DESCRIPTION (provided by applicant): Direct and noninvasive visualization of the extent of coronary artery atherosclerosis is a major goal in the effort to assess coronary heart disease. Coronary artery calcium and carotid intima medial thickness are examples of surrogate markers of coronary atherosclerosis that attempt to non-invasively define the extent of coronary artery disease present. Coronary calcium in particular is a marker for coronary atherosclerotic burden but is a minor component of total plaque and is not present in early plaque. Coronary artery wall MRI is a new method to directly measure the thickness of the coronary artery wall, and is the only existing noninvasive test without ionizing radiation that can directly interrogate the coronary vasculature and provide a measure of disease burden at this early stage. Prior studies have shown increased coronary artery wall thickness is detected by MRI when no or minimal narrowing of the coronary artery lumen is present. Thus, this study proposes to assess the role of coronary artery wall thickness as a measure of early atherosclerotic disease using MRI, and 2) to determine the relationship of coronary artery wall thickness to both known risk and other noninvasive surrogate markers of atherosclerosis. This study will be performed within the context of the Multi-Ethnic Study of Atherosclerosis (MESA), an NHBLI prospective study of 6814 subjects without clinically manifest atherosclerotic disease. The underlying hypothesis of the MESA study is that the pathway from risk factors to clinical disease is through the development of subclinical disease. The MESA cohort is well characterized in terms of traditional risk factors and serologic markers for atherosclerotic disease. There is also phenotypic characterization of the cohort using carotid ultrasound, coronary calcium and MRI of the carotid and aortic wall. The specific aims of this application are to 1) determine the relationship between known risk factors for cardiovascular disease and coronary artery wall thickness, 2) determine the relationship between coronary artery wall thickness and coronary artery calcium and carotid wall thickness and 3) measure the progression of coronary artery wall thickness over time. The combination of direct coronary artery wall thickness measurement by MRI with the existing disease markers in MESA will be an effective way to assess the relationship of these markers to early pathologic changes in the coronary arterial bed. The ability to directly define the extent of coronary atherosclerosis at an early stage should lead to an improved understanding of coronary risk factors and their impact on atherosclerosis development.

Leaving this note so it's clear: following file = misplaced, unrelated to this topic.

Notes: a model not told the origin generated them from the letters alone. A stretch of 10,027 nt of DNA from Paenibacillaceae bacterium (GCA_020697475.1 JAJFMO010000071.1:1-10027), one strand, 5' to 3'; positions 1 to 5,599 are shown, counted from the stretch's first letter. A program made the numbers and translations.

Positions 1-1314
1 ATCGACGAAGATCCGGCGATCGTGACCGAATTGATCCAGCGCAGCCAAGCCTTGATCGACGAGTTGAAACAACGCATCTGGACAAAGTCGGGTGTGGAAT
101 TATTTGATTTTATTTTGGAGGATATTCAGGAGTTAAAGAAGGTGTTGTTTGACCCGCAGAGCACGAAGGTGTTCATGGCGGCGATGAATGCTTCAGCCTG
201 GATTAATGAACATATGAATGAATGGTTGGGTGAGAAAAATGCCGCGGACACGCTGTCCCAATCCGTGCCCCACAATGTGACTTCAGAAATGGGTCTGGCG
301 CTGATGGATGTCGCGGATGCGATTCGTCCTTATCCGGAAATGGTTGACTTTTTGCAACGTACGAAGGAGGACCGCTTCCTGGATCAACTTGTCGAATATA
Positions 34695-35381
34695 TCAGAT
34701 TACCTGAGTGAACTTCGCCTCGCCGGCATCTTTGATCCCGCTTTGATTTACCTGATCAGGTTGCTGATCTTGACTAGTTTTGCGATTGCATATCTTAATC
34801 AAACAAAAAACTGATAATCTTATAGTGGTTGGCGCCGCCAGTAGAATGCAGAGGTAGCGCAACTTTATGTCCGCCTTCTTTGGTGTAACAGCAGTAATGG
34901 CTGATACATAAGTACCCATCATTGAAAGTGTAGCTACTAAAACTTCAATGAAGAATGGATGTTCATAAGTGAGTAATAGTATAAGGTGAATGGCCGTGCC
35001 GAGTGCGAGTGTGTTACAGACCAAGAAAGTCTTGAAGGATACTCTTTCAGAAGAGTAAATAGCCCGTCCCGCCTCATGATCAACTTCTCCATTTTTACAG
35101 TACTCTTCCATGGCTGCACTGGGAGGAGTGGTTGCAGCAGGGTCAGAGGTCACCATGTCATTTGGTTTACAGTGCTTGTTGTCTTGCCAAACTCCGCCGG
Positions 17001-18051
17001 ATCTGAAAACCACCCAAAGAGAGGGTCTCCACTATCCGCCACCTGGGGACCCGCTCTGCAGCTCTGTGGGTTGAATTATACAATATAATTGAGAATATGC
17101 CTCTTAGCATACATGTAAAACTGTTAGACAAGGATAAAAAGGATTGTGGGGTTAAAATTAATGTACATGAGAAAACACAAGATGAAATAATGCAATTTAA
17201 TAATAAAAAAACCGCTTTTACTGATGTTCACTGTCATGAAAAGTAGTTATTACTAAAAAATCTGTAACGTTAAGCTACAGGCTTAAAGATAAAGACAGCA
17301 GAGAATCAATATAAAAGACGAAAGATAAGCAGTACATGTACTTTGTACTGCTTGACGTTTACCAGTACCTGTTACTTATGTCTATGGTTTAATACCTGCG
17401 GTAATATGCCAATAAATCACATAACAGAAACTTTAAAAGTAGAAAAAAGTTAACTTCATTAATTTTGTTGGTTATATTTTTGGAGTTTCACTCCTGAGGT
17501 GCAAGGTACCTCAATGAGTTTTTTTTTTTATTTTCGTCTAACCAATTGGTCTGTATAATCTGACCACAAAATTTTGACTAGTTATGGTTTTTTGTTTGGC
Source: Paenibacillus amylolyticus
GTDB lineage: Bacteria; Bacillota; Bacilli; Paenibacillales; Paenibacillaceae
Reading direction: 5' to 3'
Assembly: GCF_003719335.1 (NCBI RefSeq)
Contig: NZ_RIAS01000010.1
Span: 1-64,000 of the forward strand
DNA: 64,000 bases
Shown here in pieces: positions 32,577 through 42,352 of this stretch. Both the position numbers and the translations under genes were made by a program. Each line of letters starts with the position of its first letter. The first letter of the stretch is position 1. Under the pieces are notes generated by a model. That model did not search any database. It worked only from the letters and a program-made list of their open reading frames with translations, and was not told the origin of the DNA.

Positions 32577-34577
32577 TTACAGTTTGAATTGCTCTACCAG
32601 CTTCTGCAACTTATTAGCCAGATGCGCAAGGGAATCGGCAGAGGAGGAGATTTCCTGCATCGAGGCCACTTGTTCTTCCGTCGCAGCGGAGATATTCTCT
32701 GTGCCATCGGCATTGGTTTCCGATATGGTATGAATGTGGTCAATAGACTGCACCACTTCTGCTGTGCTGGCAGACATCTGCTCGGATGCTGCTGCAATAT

|Effective start/end date||4/1/06 → 6/30/08|
- Johns Hopkins University (2000010876 A1 // 5 R01 HL078909-02)
- National Heart, Lung, and Blood Institute (2000010876 A1 // 5 R01 HL078909-02)
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